Long-time Machine Design readers may recall one of our editorials in which we suggested many kids who would be better off going to trade schools instead wind up in four-year colleges which do them little good:
More evidence supporting this view recently surfaced from the Center for College Affordability and Productivity (CCAP) which found that approximately 60% of the increase in the number of college graduates from 1992 to 2008 worked in low-skilled jobs that only require a high school diploma.
An item on the Chronicle of Higher Education site breaks down the numbers. Writing there, economist Richard Vedder says that in 1992 119,000 waiters and waitresses were college degree holders. By 2008, this number had more than doubled to 318,000. While the total number of waiters and waitresses grew by about 1 million during this period, 20% of all new jobs in this occupation were filled by college graduates. The statistics are similar for cashiers. While 132,000 cashiers possessed college degrees in 1992, by 2008, 365,000 cashiers were college graduates. As with waiters and waitresses, 20% of new cashiers since 1992 are college graduates.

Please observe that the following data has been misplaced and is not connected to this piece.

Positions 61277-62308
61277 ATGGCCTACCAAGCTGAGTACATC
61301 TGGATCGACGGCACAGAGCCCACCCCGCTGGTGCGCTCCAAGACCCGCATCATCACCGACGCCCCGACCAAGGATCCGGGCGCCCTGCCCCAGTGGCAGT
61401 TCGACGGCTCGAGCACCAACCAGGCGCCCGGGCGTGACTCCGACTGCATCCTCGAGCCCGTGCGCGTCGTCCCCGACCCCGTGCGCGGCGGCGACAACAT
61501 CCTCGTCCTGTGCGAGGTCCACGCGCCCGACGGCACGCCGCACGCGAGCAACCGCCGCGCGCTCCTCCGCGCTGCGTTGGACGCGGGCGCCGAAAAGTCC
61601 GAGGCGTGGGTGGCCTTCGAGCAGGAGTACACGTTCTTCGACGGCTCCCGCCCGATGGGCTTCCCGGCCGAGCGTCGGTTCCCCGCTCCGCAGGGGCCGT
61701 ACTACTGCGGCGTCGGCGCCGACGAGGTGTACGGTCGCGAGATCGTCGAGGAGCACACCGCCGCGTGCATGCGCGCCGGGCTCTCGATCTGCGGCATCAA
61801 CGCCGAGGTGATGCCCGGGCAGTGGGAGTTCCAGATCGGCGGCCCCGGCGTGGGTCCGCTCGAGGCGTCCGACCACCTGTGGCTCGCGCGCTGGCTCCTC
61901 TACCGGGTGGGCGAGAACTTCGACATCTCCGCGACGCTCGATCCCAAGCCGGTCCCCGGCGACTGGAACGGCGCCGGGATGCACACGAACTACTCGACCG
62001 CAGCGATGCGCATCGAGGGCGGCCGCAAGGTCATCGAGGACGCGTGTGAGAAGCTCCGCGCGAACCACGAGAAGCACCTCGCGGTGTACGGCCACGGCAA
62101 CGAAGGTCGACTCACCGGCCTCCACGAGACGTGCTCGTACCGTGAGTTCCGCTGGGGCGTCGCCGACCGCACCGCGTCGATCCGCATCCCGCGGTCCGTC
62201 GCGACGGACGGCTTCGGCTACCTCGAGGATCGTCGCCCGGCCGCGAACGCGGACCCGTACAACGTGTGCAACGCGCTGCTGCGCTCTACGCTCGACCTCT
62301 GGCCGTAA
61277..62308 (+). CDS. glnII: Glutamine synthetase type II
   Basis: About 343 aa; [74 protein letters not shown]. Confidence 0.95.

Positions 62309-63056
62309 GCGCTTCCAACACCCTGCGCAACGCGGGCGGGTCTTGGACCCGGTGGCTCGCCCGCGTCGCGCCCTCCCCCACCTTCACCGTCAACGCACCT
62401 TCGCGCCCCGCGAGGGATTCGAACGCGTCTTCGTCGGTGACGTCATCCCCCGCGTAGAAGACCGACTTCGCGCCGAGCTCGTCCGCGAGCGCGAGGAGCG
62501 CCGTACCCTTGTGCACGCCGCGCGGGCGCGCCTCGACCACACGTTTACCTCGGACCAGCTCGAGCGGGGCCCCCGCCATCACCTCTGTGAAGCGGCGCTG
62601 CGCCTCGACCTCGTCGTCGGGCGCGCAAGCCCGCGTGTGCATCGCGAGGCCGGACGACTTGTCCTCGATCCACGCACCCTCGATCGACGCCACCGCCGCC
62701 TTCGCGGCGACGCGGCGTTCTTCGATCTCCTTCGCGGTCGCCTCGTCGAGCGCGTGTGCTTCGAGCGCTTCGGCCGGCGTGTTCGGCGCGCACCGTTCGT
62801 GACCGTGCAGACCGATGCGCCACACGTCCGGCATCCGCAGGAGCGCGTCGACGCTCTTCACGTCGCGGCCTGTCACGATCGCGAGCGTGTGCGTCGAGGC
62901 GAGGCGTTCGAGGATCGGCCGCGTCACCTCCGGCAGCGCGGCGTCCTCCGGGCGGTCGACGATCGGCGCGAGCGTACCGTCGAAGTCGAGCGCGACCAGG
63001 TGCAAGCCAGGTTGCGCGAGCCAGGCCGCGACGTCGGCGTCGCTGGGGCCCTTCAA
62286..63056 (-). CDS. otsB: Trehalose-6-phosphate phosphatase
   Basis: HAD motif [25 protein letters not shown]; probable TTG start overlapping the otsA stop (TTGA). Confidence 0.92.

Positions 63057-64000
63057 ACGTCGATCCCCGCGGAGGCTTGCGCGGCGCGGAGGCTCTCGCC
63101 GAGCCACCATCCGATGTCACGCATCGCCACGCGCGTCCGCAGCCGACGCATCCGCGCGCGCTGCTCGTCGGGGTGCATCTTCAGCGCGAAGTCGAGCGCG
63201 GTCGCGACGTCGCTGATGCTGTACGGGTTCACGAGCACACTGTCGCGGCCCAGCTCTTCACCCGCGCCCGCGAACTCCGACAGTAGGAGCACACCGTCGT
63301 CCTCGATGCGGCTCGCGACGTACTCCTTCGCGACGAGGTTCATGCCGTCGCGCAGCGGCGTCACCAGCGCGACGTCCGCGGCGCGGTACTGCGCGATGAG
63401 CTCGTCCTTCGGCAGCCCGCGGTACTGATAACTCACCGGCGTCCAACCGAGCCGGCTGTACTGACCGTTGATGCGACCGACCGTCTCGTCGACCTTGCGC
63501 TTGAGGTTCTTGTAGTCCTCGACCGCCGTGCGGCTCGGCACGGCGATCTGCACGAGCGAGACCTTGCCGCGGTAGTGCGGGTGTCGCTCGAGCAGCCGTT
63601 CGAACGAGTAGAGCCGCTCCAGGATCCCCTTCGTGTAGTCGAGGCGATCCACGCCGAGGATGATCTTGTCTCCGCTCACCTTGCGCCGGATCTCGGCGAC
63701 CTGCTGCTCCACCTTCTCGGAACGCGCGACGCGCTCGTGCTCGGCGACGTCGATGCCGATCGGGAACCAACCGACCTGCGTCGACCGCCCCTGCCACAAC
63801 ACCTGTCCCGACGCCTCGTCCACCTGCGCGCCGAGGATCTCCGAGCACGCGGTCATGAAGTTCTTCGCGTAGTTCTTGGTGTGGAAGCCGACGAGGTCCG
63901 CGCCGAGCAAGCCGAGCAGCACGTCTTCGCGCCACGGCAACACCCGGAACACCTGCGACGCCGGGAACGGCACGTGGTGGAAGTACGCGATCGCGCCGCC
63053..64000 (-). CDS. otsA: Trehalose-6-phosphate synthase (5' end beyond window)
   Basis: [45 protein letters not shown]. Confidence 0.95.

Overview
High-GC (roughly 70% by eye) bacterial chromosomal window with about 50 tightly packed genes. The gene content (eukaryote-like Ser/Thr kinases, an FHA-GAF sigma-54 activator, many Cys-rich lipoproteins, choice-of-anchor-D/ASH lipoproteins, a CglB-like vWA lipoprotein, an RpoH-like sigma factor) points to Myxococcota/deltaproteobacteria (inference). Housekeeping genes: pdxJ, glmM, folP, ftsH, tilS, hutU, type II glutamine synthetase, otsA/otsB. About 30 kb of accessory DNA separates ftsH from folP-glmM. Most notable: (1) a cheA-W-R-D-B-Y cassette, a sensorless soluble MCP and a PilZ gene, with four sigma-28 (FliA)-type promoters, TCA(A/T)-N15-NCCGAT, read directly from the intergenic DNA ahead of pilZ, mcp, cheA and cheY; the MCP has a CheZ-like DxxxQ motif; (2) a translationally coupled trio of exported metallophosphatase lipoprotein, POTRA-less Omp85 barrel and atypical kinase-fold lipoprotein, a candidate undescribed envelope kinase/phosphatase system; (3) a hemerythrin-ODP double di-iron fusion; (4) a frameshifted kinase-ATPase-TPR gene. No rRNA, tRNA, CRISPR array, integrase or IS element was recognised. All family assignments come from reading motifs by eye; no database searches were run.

Vedder comes to some interesting conclusions based on this data. He says the push to boost the number of college graduates seems horribly misguided from a strict economic/vocational perspective. As we pointed out in our editorial, he feels we really don't need more college graduates.
Second, he says the data suggest a horrible decline in the productivity of American education: It now takes 18 years of schooling for people to get an education for jobs that a generation or two ago people did with 12-13 years of education.
You can find Vedder's piece here: http://chronicle.com/blogs/innovations/the-great-college-degree-scam/28067?sid=at&utm_source=at&utm_medium=en